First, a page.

This is the 14th in a series of biographies on the head coaches of the 25 teams in the ECHL in 2005-06.
ECHL.com will post a different coach’s biography each weekday at 10 a.m., 1 p.m. and 5 p.m.
Malcolm Cameron is in his second season as head coach and director of hockey operations for Long Beach. In his first season in 2004-05, the Ice Dogs were 43-20-9 and finished with 95 points, a 44-point improvement over their expansion season in 2003-04, to advance to the Kelly Cup Playoffs where they lost in the division finals to Alaska. The 44-point improvement is the fifth-largest single-season point improvement in the 17-year history of the ECHL.
Cameron, who finished third in balloting for ECHL Coach of the Year, returned to the league after spending 2003-04 in the United Hockey League and the Central Hockey League. The 35-year-old Cameron began the season as head coach of Columbus of the UHL which suspended operations in January 2004.
Prior to suspending operations, Columbus was in first place and Cameron was selected as a coach for the UHL All-Star Game. Cameron spent the final two months as head coach of Corpus Christi in the CHL. In his first head coaching job in 2002-03, Cameron helped Cincinnati finish 36-29-7 and advance to the conference finals where it lost by a goal in Game 7 to Kelly Cup Champion Atlantic City. Cincinnati finished third in the division with 79 points and upset Peoria (103 points) and Toledo (104 points) to reach the conference finals. Cameron spent the 2001-02 season as an assistant coach with the Columbia Inferno. He has also worked as an assistant coach with Lubbock of the Western Professional Hockey League and with Acadia University.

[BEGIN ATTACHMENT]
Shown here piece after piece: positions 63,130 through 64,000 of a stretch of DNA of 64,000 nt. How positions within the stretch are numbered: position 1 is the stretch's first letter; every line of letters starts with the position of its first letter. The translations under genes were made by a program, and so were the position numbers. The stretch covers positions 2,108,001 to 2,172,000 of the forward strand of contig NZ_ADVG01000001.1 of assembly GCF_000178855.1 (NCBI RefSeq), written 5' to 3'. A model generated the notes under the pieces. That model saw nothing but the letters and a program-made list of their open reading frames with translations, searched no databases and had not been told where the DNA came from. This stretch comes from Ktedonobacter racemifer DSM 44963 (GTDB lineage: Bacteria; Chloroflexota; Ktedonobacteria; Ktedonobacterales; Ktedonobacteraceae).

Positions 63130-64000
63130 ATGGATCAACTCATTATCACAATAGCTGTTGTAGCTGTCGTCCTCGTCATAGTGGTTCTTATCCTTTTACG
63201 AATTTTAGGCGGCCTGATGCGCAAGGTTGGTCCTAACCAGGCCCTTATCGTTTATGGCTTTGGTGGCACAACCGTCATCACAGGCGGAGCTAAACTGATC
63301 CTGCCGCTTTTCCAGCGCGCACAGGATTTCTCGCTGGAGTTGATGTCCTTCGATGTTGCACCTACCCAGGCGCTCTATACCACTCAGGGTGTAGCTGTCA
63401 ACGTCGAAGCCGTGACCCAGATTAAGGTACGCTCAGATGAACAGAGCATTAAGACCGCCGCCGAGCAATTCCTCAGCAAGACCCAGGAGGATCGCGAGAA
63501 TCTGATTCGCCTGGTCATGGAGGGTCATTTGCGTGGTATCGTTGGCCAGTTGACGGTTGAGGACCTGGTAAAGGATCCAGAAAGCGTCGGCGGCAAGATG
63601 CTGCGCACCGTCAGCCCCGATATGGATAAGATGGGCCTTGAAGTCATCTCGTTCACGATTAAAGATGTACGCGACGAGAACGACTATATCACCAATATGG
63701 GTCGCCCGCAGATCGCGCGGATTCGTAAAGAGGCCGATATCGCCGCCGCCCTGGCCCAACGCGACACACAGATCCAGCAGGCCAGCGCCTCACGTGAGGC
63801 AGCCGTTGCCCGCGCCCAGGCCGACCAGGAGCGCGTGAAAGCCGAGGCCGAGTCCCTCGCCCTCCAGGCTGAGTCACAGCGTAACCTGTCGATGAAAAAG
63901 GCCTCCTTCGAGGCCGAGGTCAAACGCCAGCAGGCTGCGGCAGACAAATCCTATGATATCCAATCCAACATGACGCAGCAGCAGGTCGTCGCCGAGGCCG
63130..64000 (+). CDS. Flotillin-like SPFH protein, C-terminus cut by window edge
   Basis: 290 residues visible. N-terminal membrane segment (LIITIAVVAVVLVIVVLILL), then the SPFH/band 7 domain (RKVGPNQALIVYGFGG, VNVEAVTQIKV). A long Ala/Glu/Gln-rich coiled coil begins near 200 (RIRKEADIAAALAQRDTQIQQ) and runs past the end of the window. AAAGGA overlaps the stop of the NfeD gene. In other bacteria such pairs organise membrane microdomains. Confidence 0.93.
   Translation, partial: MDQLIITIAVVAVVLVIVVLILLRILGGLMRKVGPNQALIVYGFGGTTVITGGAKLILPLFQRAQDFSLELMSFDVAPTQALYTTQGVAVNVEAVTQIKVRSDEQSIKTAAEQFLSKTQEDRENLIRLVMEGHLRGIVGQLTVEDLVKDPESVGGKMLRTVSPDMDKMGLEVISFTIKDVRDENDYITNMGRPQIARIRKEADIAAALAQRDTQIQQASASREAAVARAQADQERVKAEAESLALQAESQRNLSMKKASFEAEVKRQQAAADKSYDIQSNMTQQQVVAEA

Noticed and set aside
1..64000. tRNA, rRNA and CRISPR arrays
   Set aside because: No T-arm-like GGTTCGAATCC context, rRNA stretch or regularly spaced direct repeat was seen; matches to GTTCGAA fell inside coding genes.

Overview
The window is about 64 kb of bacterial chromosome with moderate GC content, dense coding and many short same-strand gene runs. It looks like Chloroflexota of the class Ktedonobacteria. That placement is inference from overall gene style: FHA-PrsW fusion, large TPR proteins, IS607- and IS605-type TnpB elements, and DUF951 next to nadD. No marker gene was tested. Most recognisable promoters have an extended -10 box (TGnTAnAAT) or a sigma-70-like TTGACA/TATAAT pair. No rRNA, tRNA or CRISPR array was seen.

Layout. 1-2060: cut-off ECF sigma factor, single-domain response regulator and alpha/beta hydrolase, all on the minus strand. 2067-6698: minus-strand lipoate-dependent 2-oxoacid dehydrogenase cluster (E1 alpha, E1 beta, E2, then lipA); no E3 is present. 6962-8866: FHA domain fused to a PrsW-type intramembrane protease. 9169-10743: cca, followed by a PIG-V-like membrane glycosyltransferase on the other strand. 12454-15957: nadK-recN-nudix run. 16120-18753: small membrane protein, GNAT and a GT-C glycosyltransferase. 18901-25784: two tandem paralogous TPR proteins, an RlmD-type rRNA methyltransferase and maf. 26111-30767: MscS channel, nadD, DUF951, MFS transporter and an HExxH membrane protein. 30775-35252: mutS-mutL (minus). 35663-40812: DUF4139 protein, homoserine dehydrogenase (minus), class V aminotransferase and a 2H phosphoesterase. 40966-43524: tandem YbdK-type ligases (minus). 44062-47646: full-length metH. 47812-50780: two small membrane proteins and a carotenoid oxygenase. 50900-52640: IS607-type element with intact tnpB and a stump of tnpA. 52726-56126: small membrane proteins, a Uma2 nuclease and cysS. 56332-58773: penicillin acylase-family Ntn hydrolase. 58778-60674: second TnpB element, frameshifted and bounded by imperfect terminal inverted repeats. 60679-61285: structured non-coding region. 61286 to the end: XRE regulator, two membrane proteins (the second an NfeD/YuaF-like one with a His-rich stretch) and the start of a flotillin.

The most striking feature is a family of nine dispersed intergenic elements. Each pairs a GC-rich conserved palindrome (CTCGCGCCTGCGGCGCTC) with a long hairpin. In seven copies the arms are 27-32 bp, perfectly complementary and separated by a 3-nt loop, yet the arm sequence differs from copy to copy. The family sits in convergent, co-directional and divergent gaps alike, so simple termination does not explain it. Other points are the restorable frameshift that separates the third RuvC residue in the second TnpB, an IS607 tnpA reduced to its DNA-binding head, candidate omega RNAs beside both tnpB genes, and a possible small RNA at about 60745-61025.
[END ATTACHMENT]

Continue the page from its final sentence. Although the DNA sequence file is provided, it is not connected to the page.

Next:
In his playing days, Cameron’s career spanned five seasons, two of which were spent in the ECHL with Huntington (1993-94) and Johnstown (1995-96). He also played in the former Colonial Hockey League with Saginaw (1994-95), in the CHL with San Antonio (1994-95), Fort Worth (1995-97), and Nashville (1996-97), and in the WPHL with Amarillo (1997-98) and El Paso (1997-98). The native of Cole Harbour, Nova Scotia and his wife, Heather, have a son, Brett.